What Happens To Your Skin When You Get A Tattoo

Tattoos are a great way to express your creativity and individuality, but what exactly happens to your skin when you get one? Well, in order for your tattoo to be permanent, it has to be more than skin deep (via Men's Health). There are three layers of skin: the epidermis (or outer layer), the dermis, and the hypodermis — the deepest layer of skin.

Tattoo artists use a needle to pierce through the epidermis and inject ink into the dermis, which is composed of an elastic tissue known as collagen. "When ink is being deposited into the dermal layer, a lot of that ink is going to get suspended in that collagen matrix, and some of it will even be taken up by those fibrocytes," says anatomist Jonathan Bennion in a video for the Institute of Human Anatomy (via Men's Health). The needle pricks the skin up to 3,000 times per minute, causing trauma to the skin and injecting ink, which is considered a foreign object. Sensing a foreign invader, the immune system attacks the ink at first, sending white blood cells, or macrophages, to the site of the tattoo and temporarily causing inflammation.

How to care for your tattoo

New tattoos are essentially fresh wounds, so it is absolutely vital that you remember to take care of them properly (via Healthline). One of the most important ways to care for your new tattoo is to wash it and keep it clean. After you get home and remove the dressing or plastic wrap around your tattoo, you can gently wash it with unscented soap and water and pat the area dry. This will help keep out any dirt and bacteria that could potentially interfere with the healing process and give you an infection.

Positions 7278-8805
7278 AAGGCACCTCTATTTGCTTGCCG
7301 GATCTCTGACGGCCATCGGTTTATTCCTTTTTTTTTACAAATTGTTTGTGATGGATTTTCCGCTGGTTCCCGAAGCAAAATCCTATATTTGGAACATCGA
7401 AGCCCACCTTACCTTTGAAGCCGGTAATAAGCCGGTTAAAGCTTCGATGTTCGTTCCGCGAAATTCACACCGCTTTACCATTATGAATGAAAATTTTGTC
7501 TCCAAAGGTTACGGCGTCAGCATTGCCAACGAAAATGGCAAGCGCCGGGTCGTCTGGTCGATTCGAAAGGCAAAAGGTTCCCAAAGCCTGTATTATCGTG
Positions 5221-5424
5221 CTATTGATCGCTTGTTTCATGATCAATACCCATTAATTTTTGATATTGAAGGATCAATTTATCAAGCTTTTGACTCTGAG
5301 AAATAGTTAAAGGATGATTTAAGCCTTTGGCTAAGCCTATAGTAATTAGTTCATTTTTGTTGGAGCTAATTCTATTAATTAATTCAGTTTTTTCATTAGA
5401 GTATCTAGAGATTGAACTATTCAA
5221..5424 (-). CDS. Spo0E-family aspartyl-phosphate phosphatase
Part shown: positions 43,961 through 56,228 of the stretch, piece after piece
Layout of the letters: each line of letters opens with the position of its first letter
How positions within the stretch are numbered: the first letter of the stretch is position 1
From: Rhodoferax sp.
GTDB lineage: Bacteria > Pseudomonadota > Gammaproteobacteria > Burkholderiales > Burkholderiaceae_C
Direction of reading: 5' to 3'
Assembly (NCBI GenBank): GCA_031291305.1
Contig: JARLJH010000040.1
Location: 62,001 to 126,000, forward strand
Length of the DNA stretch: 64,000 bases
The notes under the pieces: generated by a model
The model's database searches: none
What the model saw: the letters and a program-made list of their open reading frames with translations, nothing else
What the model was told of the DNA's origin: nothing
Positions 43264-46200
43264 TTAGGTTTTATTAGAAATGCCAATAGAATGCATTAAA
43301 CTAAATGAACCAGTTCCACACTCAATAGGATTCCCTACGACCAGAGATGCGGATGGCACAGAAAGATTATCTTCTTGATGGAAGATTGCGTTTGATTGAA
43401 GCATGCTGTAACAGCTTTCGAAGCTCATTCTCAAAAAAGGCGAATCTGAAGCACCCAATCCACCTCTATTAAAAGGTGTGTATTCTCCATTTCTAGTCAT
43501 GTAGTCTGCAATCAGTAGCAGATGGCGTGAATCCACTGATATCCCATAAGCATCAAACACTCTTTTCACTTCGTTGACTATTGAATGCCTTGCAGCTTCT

If your tattoo is particularly itchy or dry, your tattoo artist might suggest using an ointment or unscented lotion to moisturize the area. Throughout the first week, your tattoo might start to flake or peel. While this may be annoying or uncomfortable, it is perfectly normal and should quickly resolve on its own. Just make sure you don't peel it or pick it at. This could disrupt the healing process and damage your tattoo.